Sunday, March 08, 2009

Fucked In The Art, Part Two

Yesterday was a very bad day.
For one thing, it was if every other conversation I had was with someone whose agenda did not include doing the right thing by me. I got told nasty tidbits of gossip about myself, by people who've only ever pretended to be friends. One of them implied I had a sugar-daddy paying my way – a tired male chauvinist dig reserved for any woman who makes her own way, on her own terms, except this time it was delivered by a middle-aged woman. I got threatened with unrealistic, un-doable and entirely arbitrary deadlines. I was told at least a dozen obvious lies.
I snapped. I decided I'd tell the very next person who pissed me off exactly how things really stood.
I know I'm not always easy to deal with. I don't clock into and out of work at regular times and I don't set, let alone respect, deadlines. The only thing I guarantee is good work. The collectors and curators who commit to the expensive, drawn-out, sometimes difficult process of working with me on a commission are rewarded with getting exactly what they'd been hoping for. In that, I don't disappoint.
As far as I'm concerned, my only job as an artist is to do my art well. I'm not a decorator or a tradesman. I'm not in a service business. I don't do house calls, estimates, plans for approvals or timelines. I don't match the colour of my work to the drapes. I sure as hell don't sell it to people I don't like.
And you know something? It works. I'm independent entirely of a tired, creaky system run by socially aspirational middlemen with no real care for art or the artist. I was one of the first Australian artists to opt of this system, thanks to the web, broadband and a bunch of smart advisors (many of them women) whose strategies I was foolhardy enough to implement.
These strategies weren't some 'last resort' because I couldn't find the right gallery to represent me. Quite the opposite: I chose to cut ties with two of the very best Australian galleries in order to have my freedom. The old ways of selling art and artists – some of which are so archaic they were established even before the Renaissance – are dying. A new generation of artists – and musicians, writers, film-makers, and performers – are showing themselves to be smarter, more media-savvy and better organised than the smug, self-promoting 10-percenters (or rather, in the art world, 50-percenters) who used to 'represent' or 'manage' us and 'deal' on our behalf.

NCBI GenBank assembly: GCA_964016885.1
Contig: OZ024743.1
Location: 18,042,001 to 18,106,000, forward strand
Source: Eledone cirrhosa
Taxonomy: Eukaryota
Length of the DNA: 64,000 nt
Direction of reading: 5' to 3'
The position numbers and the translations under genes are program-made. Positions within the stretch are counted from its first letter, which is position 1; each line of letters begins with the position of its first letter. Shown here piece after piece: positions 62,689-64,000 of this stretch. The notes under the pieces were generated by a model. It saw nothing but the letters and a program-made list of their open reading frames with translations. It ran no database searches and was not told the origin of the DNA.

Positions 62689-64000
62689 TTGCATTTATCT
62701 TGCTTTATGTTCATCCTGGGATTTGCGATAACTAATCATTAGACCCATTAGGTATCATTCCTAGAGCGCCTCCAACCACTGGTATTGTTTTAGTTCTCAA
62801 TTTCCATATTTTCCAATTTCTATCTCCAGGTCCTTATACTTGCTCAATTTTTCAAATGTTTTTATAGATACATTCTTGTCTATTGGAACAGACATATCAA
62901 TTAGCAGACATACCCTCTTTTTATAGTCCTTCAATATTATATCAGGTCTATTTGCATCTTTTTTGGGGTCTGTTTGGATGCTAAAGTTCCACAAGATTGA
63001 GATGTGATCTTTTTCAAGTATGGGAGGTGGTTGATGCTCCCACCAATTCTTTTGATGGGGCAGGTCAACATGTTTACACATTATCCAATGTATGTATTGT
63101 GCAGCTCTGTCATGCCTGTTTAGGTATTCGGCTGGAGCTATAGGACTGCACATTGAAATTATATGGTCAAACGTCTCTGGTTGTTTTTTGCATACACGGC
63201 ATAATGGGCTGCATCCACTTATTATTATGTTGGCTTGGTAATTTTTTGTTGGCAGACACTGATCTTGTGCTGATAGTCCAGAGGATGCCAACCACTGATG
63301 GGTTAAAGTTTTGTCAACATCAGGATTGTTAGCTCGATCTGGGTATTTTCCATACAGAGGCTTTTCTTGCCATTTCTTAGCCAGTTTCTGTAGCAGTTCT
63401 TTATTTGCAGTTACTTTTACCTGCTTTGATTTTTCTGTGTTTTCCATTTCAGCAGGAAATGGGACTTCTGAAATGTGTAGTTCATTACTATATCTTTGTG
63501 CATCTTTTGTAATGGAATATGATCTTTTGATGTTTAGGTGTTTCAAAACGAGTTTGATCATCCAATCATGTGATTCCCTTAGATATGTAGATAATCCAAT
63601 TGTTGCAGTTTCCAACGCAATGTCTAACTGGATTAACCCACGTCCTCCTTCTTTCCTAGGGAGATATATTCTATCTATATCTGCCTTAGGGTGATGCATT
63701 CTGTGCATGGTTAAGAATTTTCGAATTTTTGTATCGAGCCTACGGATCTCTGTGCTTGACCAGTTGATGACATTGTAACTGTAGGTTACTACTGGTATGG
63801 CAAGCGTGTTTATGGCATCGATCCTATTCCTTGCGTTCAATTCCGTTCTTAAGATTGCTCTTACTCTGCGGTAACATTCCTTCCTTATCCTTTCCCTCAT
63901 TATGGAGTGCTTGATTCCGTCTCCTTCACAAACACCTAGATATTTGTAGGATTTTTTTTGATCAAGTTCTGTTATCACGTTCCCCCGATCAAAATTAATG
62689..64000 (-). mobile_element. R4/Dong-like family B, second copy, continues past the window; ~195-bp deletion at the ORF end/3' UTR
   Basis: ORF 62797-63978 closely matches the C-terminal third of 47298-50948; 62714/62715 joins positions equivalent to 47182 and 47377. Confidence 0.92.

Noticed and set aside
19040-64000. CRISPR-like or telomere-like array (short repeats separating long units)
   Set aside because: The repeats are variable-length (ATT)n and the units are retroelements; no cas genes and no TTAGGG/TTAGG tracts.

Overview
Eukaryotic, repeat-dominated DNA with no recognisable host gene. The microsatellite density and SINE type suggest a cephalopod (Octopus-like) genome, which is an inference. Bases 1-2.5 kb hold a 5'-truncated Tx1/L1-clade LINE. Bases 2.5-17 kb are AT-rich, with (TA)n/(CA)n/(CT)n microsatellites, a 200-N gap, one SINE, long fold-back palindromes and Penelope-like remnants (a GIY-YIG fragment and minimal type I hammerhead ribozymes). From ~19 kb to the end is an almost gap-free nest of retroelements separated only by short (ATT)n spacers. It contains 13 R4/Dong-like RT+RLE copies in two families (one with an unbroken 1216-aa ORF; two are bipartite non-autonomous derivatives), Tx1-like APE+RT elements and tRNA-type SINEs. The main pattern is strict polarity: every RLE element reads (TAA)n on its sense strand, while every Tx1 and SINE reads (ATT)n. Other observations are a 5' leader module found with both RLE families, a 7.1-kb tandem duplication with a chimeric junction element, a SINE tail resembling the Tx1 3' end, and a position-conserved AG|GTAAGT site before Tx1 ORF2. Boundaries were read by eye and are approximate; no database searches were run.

I make the best art that I can. I make it with as much thought, emotion, and sheer bloody craft as I can. It takes time. So if I don't want to deliver a work until it is ready –
I might be the harshest judge of my own work but I've rarely been proven to be wrong – then that's the way it has to be. Even if it takes a lot longer than was expected.
Most fashion designers, art directors and interior decorators are forgotten in the month or so between one issue of Vogue Living and the next, but artists' reputations are affected by their worst work for generations.
've lost patience with the occasional collector who infers from a delayed delivery that the work is flawed or, worse, not going to get to them at all – as if it's controlled by some mysterious, mystical force rather than my own blood, sweat, tears and intellect.
My most recent works are now valued in the tens of thousands of dollars but I've had to pour in a lot more money, time, effort, and emotion than I've earned back yet in order to make this so. When I fall behind on a commission, it's not because I'm tired or lazy but because I'm just trying to get it right.
I understand collectors' fears, frustration and frugality when it comes art and money, especially in these bad times. But I've proven my commitment to the value of my work, over and over again. I've never let anyone down over the long haul, never promised anything I couldn't or wouldn't deliver, never delivered a disappointing work, never not delivered.
There are those who get it – who get all this – then there are those who don't. I won't deal with the latter at all, no matter how much money or fame is on of


Anonymous said...

noli illegitimi carborundum – don't let the bastards grind you down.

Mona said...

...and that is why I really admire the path that you are on.

David McCauley said...

keep at it... you are on both a necessary & inspirational path... you've done the hard work and have earned where you are (i appreciate you sharing this journey, by the way)... it is fear, jealousy, and low self-esteem that causes folks to behave this way - dont let them get to you either way - piss you off or suck you in - people will be who they are...

Red Shoe Artist said...

I always say that people's opinion of me is non of my business. They're the ones with the problem, I'm just living here... I admire your strength and I know that in the short time I have been reading your blogs, I have learnt more from you than I have from all my Lecturers at Uni.
Thank you for sharing

Patrice said...

When people stab and jibe at you with their words, it is actually a compliment. You have attained what they can't and the only way they can touch you is with negativity.